Algebraic Balancing Method
By allocating algebraic variables as stoichiometric coefficients to each species in the imbalanced chemical equation, chemical equations can be balanced. To determine the values of each stoichiometric coefficient, these variables are used as variables in mathematical equations that are then solved. The reaction between glucose and oxygen that produces carbon dioxide and water has been used as an example to further understand this process.
Step 1: The chemical formulas for the reactants and products must be written down in order to produce the imbalanced chemical equation.
In this instance, glucose \(\left(\mathrm{C}_{6} \mathrm{H}_{12} \mathrm{O}_{6}\right)\) and oxygen (O2) are the reactants, whereas carbon dioxide (CO2) and water are the products (H2O)
C6H12O6 + O2 → CO2 + H2O is the unbalanced chemical equation.
Step 2: In the imbalanced chemical equation, algebraic variables are now assigned to each species (as stoichiometric coefficients). The equation in this illustration can be expressed as follows.
aC6H12O6 + bO2 → cCO2 + dH2O
To balance each component of the reaction, a set of equations must now be created (between the reactant and product sides).
The following equations can be created using this example.
The Carbon Equation: 'a' C6H12O6 molecules on the reactant side will have '6a' carbon atoms. 'c' molecules of CO2 will have 'c' carbon atoms on the product side.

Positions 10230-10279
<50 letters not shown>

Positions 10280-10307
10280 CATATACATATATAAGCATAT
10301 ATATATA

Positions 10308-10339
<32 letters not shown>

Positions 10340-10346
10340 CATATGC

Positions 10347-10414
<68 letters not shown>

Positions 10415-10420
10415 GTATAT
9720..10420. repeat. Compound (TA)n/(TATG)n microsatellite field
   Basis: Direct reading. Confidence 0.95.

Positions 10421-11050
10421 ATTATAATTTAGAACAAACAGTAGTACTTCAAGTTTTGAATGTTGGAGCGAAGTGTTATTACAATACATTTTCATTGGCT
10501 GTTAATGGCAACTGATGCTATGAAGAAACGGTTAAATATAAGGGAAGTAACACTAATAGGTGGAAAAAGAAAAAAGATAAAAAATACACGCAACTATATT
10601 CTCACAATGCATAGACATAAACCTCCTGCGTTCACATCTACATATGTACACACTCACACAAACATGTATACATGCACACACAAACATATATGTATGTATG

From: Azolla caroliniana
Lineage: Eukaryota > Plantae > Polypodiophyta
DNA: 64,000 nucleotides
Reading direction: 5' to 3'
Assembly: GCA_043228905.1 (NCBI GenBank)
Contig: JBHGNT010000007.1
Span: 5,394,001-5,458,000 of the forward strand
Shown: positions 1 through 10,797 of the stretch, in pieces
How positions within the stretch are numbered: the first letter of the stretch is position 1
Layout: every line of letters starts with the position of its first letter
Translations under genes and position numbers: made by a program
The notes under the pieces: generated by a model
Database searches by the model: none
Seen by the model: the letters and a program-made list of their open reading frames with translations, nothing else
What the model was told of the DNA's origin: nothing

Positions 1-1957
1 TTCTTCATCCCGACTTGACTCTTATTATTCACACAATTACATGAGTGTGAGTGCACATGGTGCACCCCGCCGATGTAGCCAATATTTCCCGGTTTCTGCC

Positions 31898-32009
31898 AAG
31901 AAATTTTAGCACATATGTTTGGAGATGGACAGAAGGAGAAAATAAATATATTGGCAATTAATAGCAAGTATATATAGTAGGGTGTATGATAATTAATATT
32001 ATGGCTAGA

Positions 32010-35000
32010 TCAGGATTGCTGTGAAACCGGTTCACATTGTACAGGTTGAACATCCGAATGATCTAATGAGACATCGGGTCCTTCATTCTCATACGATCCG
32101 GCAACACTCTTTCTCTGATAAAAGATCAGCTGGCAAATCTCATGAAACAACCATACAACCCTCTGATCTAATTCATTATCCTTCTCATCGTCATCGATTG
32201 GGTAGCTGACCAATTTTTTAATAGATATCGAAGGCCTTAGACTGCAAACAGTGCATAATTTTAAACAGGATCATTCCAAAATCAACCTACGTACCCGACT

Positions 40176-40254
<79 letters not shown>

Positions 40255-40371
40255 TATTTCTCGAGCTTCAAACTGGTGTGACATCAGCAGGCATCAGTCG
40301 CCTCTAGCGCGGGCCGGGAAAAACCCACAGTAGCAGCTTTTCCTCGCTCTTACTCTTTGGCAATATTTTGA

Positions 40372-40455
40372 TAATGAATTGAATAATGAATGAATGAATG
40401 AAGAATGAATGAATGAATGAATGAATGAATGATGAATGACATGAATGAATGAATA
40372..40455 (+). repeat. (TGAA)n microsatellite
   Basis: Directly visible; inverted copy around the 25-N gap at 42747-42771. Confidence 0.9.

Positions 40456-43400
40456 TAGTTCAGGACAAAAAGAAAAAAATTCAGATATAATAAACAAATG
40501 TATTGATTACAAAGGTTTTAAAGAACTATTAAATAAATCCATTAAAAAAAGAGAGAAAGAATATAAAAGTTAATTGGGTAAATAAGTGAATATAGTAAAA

The only species that contain carbon in this equation are C6H12O6 and CO2.
Consequently, the equation for carbon can be written as follows:
6a = c
The Hydrogen Equatio:C6H12O6 and H2 'a' molecules of C6H12O6 contain '12a' hydrogen atoms each, whereas 'd' H2O molecules contain '2d' hydrogen atoms.
These are the species that contain hydrogen in this equation.
As a result, 12a = 2d is the equation for hydrogen.
By multiplying both sides of this equation by 2, the result is:
6a = d
The Oxygen Equation: In this chemical equation, oxygen is present in every species. As a result, the equation for oxygen can be obtained by applying the following relations:
There are '6a' oxygen atoms for each of the 'a' C6H12O6 molecules.
O2 has a total of "2b" oxygens in each of its "b" molecules.
CO2 molecules have '2c' oxygen atoms in each molecule.
D water molecules each contain d oxygen atoms.
Consequently, the oxygen equation is
6a + 2b = 2c+ d
Step 3: A system of equations is created by listing all of the equations for each element. The set of equations, in this case, is as follows:
6a=c and 6a=d for carbon and hydrogen respectively and 6a + 2b = 2c+ d
The solution with the fewest possible values of the variables is necessary for this system of equations. One of the coefficients is given a value in order to arrive at this solution. In this instance, it is assumed that a has a value of 1. As a result, the equation system is changed as follows:
a = 1
c = 6a = 6*1 = 6
d = 6a = 6
The value of "b" can be found by substituting the values of a, c, and d in the formula
6a + 2b = 2c + d.
6*1 + 2b = 2*6 + 6
2b = 12; b = 6
It's vital to remember that when solving these equations, each variable must be a positive integer. If fractional values are received, each variable must be multiplied by the lowest common denominator across all the variables. Because the variables store the stoichiometric coefficient values, which must be positive integers, this is required.
Step 4: The values of the variables can now be inserted into the chemical equation discovered in step 2 since the smallest value of each variable has been discovered.
Thus, the formula becomes:
C6H12O6 + 6O2 → 6CO2 + 6H2O instead of aC6H12O6 + bO2 → cCO2 + dH2O.
We hope the free onlinetool in the form of the Chemical Equation Calculator has been useful to you. For more informative and educational content like this, you can download the free Testbook App. Here you get preparation assistance for various competitive examinations in the form of Test Series, Online Classes, Quizzes, and many more.